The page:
where Cs is baffle to shell clearance and θb is the angle subtended by baffle chord
• AL=Atb+Asb
where βL is a factor obtained from following chart
)(
2
8.0 0
wttb NN
d
A −=
π
)2(
2
b
ss
sb
DC
A θπ −=
+
−=
L
sbtb
LL
A
AA
F
)2(
1 β
58.
Shell-side Pressure Drop
• Involves three components:
– Pressure drop in cross-flow zone
– Pressure drop in window zone
– Pressure drop in end zone
59.
Pressure Drop in Cross Flow
Zone
where ΔPi pressure drop calculated for an equivalent ideal tube
bank
Fb’ is bypass correction factor
FL’ is leakage correction factor
where jf is given by the following chart
Ncv is number of tube rows crossed
us is shell-side velocity
''
Lbic FFPP ∆=∆
14.02
2
8
−
=∆
w
s
cvfi
u
NjP
µ
µρ
61.
Bell’s Method – Bypass
Correction Factor for Pressure
Drop
α is 5.0 for laminar flow, Re<100
4.0 for transitional and turbulent flow, Re>100
Ab is the clearance area between the bundle and shell
Ns is the number of sealing strips encountered by bypass
stream
Ncv is the number of tube rows encountered in the cross-
flow section
−−=
3/1
' 2
1exp
cv
s
s
b
b
N
N
A
A
F α
62.
Bell’s Method – Leakage Factor
for Pressure Drop
where Atb is the tube to baffle clearance area
Asb is the shell to baffle clearance area
AL is total leakage area = Atb+Asb
βL’ is factor obtained from following chart
+
−=
L
sbtb
LL
A
AA
F
)2(
1 ''
β
64.
Pressure Drop in Window Zones
where us is the geometric mean velocity
uw is the velocity in the window zone
Ws is the shell-side fluid mass flow
Nwv is number of restrictions for cross-flow in window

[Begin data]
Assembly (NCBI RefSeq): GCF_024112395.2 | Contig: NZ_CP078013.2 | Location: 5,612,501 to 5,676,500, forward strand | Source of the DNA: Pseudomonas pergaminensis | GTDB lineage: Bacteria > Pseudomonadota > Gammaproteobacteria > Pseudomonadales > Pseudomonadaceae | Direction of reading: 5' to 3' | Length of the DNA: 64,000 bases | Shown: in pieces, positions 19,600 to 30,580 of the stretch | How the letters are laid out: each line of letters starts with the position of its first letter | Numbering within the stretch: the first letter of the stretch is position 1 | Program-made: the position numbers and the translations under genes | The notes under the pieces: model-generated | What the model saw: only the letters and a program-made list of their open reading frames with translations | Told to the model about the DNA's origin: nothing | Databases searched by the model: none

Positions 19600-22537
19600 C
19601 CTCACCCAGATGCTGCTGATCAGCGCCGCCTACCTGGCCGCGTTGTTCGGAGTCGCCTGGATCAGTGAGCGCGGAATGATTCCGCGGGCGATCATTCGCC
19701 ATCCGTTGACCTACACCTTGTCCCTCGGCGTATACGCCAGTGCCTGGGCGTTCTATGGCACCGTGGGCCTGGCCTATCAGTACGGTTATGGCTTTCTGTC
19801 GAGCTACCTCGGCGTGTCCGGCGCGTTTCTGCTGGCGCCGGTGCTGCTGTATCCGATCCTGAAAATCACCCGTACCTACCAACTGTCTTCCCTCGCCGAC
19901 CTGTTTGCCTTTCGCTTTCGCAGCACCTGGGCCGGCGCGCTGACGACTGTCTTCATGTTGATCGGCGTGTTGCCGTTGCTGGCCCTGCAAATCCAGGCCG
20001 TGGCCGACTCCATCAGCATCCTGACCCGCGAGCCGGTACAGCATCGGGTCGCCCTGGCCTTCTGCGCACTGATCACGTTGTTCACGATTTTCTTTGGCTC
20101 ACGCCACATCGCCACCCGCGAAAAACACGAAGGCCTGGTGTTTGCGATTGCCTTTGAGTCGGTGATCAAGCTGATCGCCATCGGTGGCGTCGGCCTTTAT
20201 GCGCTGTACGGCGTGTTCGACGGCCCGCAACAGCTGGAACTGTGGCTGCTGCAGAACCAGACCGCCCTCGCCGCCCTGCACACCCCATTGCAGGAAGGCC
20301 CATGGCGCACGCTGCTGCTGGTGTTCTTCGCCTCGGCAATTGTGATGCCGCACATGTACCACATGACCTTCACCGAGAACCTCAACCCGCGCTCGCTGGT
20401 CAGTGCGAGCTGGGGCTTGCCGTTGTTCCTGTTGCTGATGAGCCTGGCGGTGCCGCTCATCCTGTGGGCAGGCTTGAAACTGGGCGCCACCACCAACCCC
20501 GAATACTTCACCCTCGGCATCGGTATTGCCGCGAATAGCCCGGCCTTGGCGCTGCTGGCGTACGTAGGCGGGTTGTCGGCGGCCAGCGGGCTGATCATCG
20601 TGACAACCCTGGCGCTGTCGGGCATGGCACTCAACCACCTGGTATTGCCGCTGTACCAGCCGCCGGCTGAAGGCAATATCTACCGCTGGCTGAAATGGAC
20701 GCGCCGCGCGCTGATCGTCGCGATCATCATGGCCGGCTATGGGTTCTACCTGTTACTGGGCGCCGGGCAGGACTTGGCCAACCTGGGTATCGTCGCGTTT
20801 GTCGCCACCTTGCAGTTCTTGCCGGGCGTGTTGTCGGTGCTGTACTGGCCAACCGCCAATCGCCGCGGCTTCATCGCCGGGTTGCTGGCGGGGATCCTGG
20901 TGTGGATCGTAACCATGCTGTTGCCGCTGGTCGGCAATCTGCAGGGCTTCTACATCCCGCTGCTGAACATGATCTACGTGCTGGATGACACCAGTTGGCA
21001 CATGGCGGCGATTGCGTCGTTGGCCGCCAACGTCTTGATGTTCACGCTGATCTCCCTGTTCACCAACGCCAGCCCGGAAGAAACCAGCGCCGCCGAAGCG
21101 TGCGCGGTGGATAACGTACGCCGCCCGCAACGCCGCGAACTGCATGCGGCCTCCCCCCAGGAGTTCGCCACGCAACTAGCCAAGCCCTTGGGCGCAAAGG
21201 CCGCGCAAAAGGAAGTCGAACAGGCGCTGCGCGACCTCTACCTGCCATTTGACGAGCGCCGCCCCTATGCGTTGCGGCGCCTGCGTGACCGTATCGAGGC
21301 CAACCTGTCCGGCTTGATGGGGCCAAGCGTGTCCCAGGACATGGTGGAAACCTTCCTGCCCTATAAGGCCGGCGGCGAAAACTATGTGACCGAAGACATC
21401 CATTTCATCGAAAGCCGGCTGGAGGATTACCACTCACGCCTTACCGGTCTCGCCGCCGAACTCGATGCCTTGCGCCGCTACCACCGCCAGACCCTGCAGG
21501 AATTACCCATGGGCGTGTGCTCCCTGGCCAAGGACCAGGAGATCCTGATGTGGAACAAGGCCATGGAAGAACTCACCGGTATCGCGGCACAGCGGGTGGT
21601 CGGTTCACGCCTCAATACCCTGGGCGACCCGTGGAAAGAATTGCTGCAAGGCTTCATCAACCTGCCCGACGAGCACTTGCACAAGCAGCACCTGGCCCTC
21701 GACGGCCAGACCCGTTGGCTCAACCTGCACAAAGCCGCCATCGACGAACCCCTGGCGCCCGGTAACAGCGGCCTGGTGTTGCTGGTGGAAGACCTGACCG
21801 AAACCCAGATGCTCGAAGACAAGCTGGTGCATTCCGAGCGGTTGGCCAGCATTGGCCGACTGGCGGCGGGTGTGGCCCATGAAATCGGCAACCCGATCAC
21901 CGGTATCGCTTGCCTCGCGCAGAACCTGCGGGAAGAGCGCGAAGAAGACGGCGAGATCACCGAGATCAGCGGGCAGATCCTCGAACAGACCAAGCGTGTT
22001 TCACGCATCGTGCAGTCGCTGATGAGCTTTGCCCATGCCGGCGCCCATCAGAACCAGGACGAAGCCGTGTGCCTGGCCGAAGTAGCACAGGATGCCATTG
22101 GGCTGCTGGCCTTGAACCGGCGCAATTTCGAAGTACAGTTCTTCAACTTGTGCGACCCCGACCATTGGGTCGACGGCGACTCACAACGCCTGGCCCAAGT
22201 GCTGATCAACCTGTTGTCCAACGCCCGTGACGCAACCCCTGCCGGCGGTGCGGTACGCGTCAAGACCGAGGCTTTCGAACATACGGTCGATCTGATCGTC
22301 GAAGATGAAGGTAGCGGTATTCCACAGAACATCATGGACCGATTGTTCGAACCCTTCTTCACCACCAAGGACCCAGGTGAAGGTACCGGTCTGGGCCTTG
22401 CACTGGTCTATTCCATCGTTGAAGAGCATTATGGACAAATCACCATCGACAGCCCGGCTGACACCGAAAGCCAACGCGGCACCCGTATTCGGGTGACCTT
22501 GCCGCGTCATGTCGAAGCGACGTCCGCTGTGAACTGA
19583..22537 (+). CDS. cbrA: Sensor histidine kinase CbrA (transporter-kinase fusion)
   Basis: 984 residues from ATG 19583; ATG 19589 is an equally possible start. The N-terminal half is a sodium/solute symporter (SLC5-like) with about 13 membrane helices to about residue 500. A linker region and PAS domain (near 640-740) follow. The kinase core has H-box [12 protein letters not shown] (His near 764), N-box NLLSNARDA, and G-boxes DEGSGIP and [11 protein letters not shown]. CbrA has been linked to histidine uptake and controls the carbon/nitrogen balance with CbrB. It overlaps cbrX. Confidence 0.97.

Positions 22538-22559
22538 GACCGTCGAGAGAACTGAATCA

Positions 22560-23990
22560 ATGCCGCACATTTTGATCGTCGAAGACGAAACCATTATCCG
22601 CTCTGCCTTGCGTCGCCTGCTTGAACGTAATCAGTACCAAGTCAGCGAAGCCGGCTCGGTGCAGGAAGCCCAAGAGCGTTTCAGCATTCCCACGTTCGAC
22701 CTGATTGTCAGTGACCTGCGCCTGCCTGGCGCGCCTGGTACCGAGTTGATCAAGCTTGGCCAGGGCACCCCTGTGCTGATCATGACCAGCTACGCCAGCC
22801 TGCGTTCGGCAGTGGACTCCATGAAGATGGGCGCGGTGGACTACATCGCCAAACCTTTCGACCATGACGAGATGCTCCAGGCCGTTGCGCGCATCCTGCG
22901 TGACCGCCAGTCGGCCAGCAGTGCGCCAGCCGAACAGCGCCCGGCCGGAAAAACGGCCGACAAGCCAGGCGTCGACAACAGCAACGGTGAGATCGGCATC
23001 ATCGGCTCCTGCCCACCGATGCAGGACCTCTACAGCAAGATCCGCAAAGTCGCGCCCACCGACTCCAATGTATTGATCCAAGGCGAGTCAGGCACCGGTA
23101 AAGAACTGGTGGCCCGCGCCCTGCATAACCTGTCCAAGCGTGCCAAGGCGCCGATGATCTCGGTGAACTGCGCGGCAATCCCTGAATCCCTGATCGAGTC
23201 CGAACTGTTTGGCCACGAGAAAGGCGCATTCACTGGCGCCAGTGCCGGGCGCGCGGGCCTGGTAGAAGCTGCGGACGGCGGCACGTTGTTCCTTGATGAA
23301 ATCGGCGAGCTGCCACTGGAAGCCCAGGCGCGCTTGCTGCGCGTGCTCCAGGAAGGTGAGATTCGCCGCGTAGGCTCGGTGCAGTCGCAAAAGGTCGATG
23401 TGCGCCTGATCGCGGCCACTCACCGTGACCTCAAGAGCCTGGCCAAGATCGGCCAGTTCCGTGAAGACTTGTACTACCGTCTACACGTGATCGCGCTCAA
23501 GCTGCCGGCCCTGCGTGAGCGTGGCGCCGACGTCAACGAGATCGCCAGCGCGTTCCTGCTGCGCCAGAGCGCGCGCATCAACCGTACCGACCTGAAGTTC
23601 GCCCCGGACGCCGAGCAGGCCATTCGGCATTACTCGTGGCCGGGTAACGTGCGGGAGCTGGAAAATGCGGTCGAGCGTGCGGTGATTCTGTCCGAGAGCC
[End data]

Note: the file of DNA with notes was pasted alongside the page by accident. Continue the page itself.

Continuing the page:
zone, approximately equal to the number of tube rows.
2
)6.00.2(
2
' z
wvLw
u
NFP
ρ
+=∆
swz uuu =
ρw
s
w
A
W
u =
65.
Pressure Drop in End Zones
• Ncv is the number of tube rows encountered in the cross-flow section
• Nwv is number of restrictions for cross-flow in window zone,
approximately equal to the number of tube rows.
')(
b
cv
cvwv
ie F
N
NN
PP
+
∆=∆
66.
Bell’s Method – Total Shell-side
Pressure Drop
zoneswindowN
zonescrossflowNzonesendP
b
bs
+
−+=∆ )1(2
wbcbes PNPNPP ∆+∆−+∆=∆ )1(2
67.
Effect of Fouling
• Above calculation assumes clean tubes
• Effect of fouling on pressure drop is given by table above
68.
Condensers
• Construction of a condenser is similar to other shell and tube
heat exchangers, but with a wider baffle spacing
• Four condenser configurations:
– Horizontal, with condensation in the shell
– Horizontal, with condensation in the tubes
– Vertical, with condensation in the shell
– Vertical, with condensation in the tubes
• Horizontal shell-side and vertical tube-side are the most
commonly used types of condenser.
sB Dl =
69.
Heat Transfer Mechanisms
• Filmwise condensation
– Normal mechanism for heat transfer in commercial condensers
• Dropwise condensation
– Will give higher heat transfer coefficients but is unpredictable
– Not yet considered a practical proposition for the design of
condensers
• In the Nusselt model of condensation laminar flow is
assumed in the film, and heat transfer is assumed to take
place entirely by conduction through the film.
• Nusselt model strictly applied only at low liquid and vapor
rates when the film is undisturbed.
• At higher rates, turbulence is induced in the liquid film
increasing the rate of heat transfer over that predicted by
Nusselt model.
70.
Condensation Outside Horizontal
Tubes
where (hc)1 is the mean condensation film coefficient, for a single tube
kL is the condensate thermal conductivity
ρL is the condensate density
ρv is the vapour density
μL is the condensate viscosity
g is the gravitational acceleration
Γ is the tube loading, the condensate flow per unit length of tube.
• If there are Nr tubes in a vertical row and the condensate is assumed to flow